German Foreign Minister Annalena Baerbock discussed many issues during her visit to Egypt last Saturday but it was her remarks linking German arms exports to Egypt with human rights that attracted attention.
“Egypt does not build its international relations on conditionality, but on non-intervention in the internal affairs of others within the framework of the UN and international conventions,” said Egyptian Foreign Minister Sameh Shoukri. “Egypt turned to Germany for arms acquisitions in order to protect its national security and borders. Egypt has never acted aggressively.”
Shoukri was addressing a press conference alongside the German foreign minister who ended her three-day trip to the Middle East with a visit to Cairo. She met with President Abdel-Fattah Al-Sisi and her Egyptian counterpart, Sameh Shoukri.
Shoukri pointed out that a militarily strong Egypt contributes to security and stability in the region and in Europe. “The actions our naval forces have undertaken since 2016 to obstruct any type of illegal migration to Europe is something that I believe matters to our partners in Europe. Egypt’s confrontation against terrorist organisations has prevented them from infiltrating Europe. These are the aspects of the relationship between Egyptian weapons acquisitions and protecting European interests,” he said.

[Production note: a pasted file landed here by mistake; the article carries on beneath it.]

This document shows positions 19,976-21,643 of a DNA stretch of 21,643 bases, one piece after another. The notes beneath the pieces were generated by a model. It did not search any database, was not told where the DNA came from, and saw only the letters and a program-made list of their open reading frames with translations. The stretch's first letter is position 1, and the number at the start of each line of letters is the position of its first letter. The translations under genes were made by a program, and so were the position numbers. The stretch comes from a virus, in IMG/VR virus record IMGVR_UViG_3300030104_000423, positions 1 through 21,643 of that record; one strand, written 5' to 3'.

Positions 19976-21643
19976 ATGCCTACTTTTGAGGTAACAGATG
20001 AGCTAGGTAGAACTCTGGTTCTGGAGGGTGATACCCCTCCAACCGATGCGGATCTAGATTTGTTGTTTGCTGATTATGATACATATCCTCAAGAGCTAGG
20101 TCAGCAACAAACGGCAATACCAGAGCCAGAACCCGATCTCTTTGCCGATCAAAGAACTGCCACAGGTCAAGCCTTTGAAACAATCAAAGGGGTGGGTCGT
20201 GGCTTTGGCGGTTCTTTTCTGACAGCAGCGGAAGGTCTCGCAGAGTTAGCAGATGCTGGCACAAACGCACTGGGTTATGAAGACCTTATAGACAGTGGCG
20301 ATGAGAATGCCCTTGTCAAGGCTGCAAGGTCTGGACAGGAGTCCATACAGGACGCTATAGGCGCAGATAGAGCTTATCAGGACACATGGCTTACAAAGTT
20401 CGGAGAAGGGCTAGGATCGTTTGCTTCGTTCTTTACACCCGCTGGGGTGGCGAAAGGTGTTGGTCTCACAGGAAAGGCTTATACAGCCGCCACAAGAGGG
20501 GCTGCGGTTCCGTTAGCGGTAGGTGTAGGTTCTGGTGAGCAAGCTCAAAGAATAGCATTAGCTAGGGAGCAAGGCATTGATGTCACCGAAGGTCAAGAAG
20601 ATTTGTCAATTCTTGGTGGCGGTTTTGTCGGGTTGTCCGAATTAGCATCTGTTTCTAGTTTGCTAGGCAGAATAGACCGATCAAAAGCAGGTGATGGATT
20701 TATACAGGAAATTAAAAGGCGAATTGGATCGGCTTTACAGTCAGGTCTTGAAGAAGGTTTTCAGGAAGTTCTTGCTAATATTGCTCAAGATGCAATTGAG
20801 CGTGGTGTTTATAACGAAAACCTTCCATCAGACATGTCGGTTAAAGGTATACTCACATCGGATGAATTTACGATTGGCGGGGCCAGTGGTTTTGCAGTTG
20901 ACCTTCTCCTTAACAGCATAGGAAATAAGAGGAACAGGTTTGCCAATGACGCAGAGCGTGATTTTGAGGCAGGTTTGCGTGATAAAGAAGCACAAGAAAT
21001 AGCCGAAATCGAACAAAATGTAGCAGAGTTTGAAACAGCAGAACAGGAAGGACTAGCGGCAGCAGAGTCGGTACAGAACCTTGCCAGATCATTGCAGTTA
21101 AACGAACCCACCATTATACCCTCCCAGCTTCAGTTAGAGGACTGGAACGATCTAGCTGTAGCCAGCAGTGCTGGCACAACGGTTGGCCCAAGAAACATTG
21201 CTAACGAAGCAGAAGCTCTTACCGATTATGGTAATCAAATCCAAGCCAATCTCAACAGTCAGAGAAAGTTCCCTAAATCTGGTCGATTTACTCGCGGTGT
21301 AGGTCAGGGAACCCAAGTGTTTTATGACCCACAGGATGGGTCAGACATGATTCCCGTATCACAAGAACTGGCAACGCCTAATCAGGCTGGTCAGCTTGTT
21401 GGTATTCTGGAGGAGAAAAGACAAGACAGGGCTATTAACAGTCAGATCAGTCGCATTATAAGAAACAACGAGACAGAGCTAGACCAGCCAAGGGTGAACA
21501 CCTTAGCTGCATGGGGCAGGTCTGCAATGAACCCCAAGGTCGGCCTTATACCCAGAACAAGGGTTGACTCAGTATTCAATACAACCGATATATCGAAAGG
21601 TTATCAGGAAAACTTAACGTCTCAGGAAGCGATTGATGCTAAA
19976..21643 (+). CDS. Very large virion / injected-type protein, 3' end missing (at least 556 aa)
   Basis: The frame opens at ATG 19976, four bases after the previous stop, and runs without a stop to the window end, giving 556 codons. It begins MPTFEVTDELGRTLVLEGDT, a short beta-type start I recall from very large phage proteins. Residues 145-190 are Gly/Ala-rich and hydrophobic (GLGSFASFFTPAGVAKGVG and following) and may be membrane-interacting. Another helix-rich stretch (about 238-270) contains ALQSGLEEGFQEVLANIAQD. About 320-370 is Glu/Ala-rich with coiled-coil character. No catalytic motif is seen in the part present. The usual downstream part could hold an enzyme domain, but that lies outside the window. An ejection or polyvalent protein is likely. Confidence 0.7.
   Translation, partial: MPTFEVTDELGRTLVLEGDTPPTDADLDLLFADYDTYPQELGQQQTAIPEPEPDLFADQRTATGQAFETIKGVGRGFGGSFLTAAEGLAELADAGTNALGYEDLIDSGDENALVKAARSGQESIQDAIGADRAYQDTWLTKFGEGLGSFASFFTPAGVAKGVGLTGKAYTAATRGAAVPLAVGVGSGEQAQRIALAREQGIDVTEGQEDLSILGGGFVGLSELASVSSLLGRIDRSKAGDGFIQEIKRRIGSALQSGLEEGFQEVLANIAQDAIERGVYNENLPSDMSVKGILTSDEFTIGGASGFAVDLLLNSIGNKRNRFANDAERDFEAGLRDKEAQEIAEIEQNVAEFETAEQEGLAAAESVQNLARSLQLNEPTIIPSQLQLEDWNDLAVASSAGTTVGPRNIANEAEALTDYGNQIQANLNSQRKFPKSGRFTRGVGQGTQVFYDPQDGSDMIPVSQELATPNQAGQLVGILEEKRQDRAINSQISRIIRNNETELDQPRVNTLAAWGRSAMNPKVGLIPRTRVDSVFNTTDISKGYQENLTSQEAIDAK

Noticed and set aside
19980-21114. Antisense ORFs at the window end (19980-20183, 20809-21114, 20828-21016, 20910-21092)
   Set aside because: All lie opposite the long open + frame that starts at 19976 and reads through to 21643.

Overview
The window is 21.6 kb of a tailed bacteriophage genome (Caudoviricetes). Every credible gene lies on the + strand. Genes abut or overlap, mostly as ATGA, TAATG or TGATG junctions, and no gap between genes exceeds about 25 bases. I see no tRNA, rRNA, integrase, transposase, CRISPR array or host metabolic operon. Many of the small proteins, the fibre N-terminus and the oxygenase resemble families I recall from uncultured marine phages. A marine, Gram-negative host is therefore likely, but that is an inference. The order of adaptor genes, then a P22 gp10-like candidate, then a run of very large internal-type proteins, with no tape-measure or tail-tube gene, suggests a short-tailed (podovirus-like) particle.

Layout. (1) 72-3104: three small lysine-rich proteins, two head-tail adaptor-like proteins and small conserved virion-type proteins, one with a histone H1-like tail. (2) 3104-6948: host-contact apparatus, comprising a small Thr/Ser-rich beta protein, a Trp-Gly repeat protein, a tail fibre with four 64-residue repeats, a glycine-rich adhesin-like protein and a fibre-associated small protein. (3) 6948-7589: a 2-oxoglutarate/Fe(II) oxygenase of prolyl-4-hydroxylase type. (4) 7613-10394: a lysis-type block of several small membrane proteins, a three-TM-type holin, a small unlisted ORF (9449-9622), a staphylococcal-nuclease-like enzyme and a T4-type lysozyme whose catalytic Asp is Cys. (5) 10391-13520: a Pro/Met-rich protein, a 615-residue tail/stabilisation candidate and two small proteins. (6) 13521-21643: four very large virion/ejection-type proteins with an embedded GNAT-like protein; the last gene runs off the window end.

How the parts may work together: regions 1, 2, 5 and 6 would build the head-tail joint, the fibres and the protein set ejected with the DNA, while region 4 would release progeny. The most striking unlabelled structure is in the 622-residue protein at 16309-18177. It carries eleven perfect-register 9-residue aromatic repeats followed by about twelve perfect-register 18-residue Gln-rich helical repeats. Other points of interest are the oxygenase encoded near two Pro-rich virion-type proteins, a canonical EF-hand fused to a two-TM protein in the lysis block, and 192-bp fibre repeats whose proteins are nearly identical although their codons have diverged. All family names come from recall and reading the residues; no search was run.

Baerbock’s remarks did not come as a surprise to Egypt. The German government, under Angela Merkel, used similar terms after the 30 June Revolution that overthrew Muslim Brotherhood rule in Egypt. Since then, Egyptian-German military diplomacy has gone beyond weapons deals, including the sale of the German made Type-209 submarine, to the joint manufacture of the MEKO class frigate. This is the second major joint naval defence manufacturing project with a European power, the first being with France and the French-designed Gowind class corvette.
While Egypt is keen to continue to develop cooperation with its European partners in order to strengthen its defence capacities, defence and armaments experts in Egypt say that Egypt is also able to further diversify its sources of weapons. Egypt now has many alternatives, and no longer has to knock on the door of any particular power.